Saturday, December 20, 2014

Lowe's laying off 2,000, closing 20 stores, canceling new ones

The North Carolina home-construction supply chain will only open 10-15 stores/year, not the promised 30

Lowe's laying off 2,000, closing 20 stores, canceling new ones

Lowe's Companies, having apparently given up on hopes of a rapid recovery for US consumers, has "discontinued" plans for dozens of new stores. The North Carolina-based construction and home supply chain says it will only open 10-15 new stores a year in the forseeable future, not the 30 a year it previously projected.

It's not that Lowe's doesn't have the money. The company is spending $5 billion buying back its own stock to prop up share prices, notes Gimme Credit analyst Carol Levenson. It's that Lowe's believes the "slump" won't end soon, she adds.

The North Carolina-based chain also says it's laying off around 1,950 workers at 20 "underperforming" stores it plans to close, mostly in New England and the Midwest. The closest to Philly is in Old Bridge, NJ. List and statement here.

"We have an obligation to make tough decisions when necessary to improve profitability and strengthen our financial position," said chairman Robert A. Niblock in the statement.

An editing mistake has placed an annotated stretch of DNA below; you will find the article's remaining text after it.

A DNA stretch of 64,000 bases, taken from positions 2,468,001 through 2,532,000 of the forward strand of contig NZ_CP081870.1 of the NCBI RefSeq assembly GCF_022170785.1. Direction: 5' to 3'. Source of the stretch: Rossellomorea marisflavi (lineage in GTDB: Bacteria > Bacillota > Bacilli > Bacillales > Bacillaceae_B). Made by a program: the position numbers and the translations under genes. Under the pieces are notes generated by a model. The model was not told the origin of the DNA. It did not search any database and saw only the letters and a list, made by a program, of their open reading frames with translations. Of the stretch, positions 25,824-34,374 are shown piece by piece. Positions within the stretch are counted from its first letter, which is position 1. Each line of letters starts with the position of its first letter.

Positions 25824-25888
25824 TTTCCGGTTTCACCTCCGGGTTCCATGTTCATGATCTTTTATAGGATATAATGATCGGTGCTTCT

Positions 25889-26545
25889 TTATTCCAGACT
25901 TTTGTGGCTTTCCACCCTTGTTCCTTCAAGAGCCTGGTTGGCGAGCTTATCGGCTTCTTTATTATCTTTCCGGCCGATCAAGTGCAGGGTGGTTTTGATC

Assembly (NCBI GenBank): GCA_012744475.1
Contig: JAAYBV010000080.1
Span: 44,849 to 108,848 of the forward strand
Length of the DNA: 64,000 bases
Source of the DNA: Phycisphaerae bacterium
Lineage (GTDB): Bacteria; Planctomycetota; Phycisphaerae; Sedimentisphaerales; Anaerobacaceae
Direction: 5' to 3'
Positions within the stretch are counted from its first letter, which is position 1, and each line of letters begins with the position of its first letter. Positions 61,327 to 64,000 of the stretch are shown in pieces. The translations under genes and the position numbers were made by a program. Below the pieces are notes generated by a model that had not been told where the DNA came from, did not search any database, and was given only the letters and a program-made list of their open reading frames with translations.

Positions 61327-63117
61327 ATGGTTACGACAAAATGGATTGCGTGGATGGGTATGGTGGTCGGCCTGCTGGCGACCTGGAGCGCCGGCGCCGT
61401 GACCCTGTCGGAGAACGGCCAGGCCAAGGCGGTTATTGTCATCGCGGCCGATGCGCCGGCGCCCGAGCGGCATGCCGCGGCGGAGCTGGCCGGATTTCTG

Lowe's, a smaller rival of Home Depot, claims $49 billion in yearly sales at its 1,725 North American stores, which include 25 new this year.

Joseph N. DiStefano
About this blog

PhillyDeals posts raw drafts and updates of Joseph N. DiStefano's columns and stories about Philly-area finance, investment, commercial real estate, tech, hiring and public spending, which he's been writing since 1989, mostly for the Philadelphia Inquirer.

DiStefano studied economics, history and a little engineering at Penn, taught writing at St. Joe's, and has written the book Comcasted, more than a thousand columns, and thousands of articles, and raised six children with his wife, who is a saint.

Reach Joseph N. at JoeD@phillynews.com or 215 854 5194.

Joseph N. DiStefano
Business Videos:
Also on Philly.com:
Stay Connected